I don't often write about my own work here, for various reasons, but today I am inspired to say a few words about some problems and issues that I see in communication between doctors and patients. Most formal research in this area is carried out in medical schools, financed by agencies that mostly fund biomedical research -- principally the National Institutes of Health -- and in fact is conducted mostly by M.D.s rather than social scientists. Inevitably, it is grounded in the physician's point of view and the problem definitions are written by physicians, mostly taking the form of "How can we get people to do what we want them to do?" These are hardly original observations but I hope they are salutary reminders.
I trust my colleagues won't mind if I refer to some ongoing research in very general terms. In a study to evaluate an intervention intended to give doctors specific, comparatively accurate information about their patients' adherence to drug regimens, we are finding that while the intervention did indeed prompt doctors to talk about adherence more, all that talk didn't have any evident effect. About midway through my own analysis of the transcripts of these conversations, I'm starting to get a pretty good idea of why that is.
The doctors scold, exhort, convince, invoke the dire consequences of non-adherence, encourage, plead, you name it. But the people already know what the instructions are, they already know what the rationale is, they already know what the doctor wants them to do. If that isn't enough for them to take the pills on schedule in the first place, it isn't going to magically become enough by repeating it.
There are reasons why the people aren't taking the pills, but these don't get talked about, and nothing gets done about them. They don't get talked about because:
1) Doctors have too much cultural authority, and the people aren't even going to mention it if they just don't agree with or believe in something the doctor is telling them. They'll just sit there and nod, and then go home and do what they think they ought to be doing. It doesn't help matters that the doctors know, beyond a shadow of a doubt, that they are right, and would meet any challenge with scorn and contempt.
2) There is a huge social difference, in many if not most cases, between doctors and patients. Doctors just do not grasp the realities of their patients lives and for the most part haven't got a clue how to help people solve problems that may interfere with health promoting behavior.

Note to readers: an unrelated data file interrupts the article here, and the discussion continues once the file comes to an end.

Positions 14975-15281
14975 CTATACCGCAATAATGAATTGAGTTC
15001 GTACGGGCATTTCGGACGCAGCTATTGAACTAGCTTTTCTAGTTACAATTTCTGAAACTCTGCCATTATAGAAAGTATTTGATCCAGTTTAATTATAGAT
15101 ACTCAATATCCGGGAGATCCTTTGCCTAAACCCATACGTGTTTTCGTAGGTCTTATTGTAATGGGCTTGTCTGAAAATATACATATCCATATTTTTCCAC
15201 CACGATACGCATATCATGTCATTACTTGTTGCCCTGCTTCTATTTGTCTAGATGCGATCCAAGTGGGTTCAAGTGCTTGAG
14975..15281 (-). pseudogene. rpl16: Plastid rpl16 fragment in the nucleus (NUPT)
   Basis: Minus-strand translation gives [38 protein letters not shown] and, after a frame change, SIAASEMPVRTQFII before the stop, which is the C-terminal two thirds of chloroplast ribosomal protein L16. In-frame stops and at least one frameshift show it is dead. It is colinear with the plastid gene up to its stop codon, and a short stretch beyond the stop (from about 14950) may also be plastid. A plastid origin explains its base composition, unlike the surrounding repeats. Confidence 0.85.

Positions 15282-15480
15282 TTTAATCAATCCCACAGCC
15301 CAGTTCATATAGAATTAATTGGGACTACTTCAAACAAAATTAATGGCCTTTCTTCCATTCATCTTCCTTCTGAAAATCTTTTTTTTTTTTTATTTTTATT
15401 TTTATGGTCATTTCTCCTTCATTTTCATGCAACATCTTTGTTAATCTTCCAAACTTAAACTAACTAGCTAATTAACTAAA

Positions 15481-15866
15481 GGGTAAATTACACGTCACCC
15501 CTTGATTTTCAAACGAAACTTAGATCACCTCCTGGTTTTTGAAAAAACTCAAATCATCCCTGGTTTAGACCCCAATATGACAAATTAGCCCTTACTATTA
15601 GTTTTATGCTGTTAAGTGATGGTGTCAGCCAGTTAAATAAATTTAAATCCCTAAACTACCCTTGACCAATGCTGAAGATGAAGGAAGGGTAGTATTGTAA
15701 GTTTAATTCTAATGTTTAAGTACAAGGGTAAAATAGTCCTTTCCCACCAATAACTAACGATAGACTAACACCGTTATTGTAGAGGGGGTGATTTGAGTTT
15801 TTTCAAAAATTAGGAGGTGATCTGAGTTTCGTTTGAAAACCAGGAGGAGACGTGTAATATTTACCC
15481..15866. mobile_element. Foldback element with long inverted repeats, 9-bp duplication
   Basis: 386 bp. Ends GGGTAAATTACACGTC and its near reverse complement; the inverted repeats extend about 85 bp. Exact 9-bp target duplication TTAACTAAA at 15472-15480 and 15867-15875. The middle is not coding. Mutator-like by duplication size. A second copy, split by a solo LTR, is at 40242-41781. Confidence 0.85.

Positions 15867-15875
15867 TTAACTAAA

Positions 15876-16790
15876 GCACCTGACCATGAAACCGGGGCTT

3) Doctors and patients don't necessarily have the same goals. Taking the pills, regardless of the statistical likelihood that they will have some benefit in terms of longevity or avoidance of symptoms, may just not be as important to the people as some other consideration, such as not having to think about bad stuff all the time, or more concrete considerations.
Again, there is really nothing original about these observations. To a medical sociologist, they are utterly banal. Yet we are spending I don't know how many millions of dollars every year on adherence related research with little consciousness of the basic problem, and no meaningful effort to do anything about it. Even the current superstar docs who are doing professional self-criticism, such as Jerome Groopman, aren't really looking at these basic issues. Groopman blames himself for biased thinking, but he still assumes that he should be doing all the thinking. (Props however to our friend Alan Showalter who does have an informed perspective.)
What is at issue here is the fundamental culture of medicine. Doctors have to stop telling people what to do, and learn how to form effective partnerships. Lots of people pay lip service to this simple idea, which has transformed the way people talk about medical communication, and even the conventional ethical framework for medical practice, but it's still just a lot of talk. The behavior has scarcely changed.
In coming weeks, I will present some specific case studies. As I say, nothing original here, but maybe some illustrations will get through where abstraction can't.